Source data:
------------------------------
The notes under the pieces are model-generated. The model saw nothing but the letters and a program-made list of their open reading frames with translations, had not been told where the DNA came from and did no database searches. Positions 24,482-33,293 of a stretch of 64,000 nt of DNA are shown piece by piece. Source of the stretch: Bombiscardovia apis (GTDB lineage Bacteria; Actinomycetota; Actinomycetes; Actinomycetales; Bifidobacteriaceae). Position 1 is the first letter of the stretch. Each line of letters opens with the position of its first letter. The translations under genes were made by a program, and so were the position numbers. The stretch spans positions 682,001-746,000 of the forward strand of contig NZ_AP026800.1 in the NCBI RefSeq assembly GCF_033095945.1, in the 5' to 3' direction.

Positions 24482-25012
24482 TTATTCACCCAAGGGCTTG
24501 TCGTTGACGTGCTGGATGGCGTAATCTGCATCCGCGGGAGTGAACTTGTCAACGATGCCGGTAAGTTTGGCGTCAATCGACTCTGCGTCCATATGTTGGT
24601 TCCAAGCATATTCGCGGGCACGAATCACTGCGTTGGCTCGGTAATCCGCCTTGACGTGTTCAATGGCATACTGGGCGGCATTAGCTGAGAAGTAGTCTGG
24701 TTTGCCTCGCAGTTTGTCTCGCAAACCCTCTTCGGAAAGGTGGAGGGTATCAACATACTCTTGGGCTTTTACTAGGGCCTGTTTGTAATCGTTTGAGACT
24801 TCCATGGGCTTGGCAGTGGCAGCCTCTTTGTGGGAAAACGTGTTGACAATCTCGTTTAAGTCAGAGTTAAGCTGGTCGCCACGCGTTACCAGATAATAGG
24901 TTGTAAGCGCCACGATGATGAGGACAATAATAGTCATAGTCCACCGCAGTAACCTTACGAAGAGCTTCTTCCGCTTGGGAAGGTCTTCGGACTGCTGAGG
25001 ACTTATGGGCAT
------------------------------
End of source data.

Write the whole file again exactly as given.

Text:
The notes under the pieces are model-generated. The model saw nothing but the letters and a program-made list of their open reading frames with translations, had not been told where the DNA came from and did no database searches. Positions 24,482-33,293 of a stretch of 64,000 nt of DNA are shown piece by piece. Source of the stretch: Bombiscardovia apis (GTDB lineage Bacteria; Actinomycetota; Actinomycetes; Actinomycetales; Bifidobacteriaceae). Position 1 is the first letter of the stretch. Each line of letters opens with the position of its first letter. The translations under genes were made by a program, and so were the position numbers. The stretch spans positions 682,001-746,000 of the forward strand of contig NZ_AP026800.1 in the NCBI RefSeq assembly GCF_033095945.1, in the 5' to 3' direction.

Positions 24482-25012
24482 TTATTCACCCAAGGGCTTG
24501 TCGTTGACGTGCTGGATGGCGTAATCTGCATCCGCGGGAGTGAACTTGTCAACGATGCCGGTAAGTTTGGCGTCAATCGACTCTGCGTCCATATGTTGGT
24601 TCCAAGCATATTCGCGGGCACGAATCACTGCGTTGGCTCGGTAATCCGCCTTGACGTGTTCAATGGCATACTGGGCGGCATTAGCTGAGAAGTAGTCTGG
24701 TTTGCCTCGCAGTTTGTCTCGCAAACCCTCTTCGGAAAGGTGGAGGGTATCAACATACTCTTGGGCTTTTACTAGGGCCTGTTTGTAATCGTTTGAGACT
24801 TCCATGGGCTTGGCAGTGGCAGCCTCTTTGTGGGAAAACGTGTTGACAATCTCGTTTAAGTCAGAGTTAAGCTGGTCGCCACGCGTTACCAGATAATAGG
24901 TTGTAAGCGCCACGATGATGAGGACAATAATAGTCATAGTCCACCGCAGTAACCTTACGAAGAGCTTCTTCCGCTTGGGAAGGTCTTCGGACTGCTGAGG
25001 ACTTATGGGCAT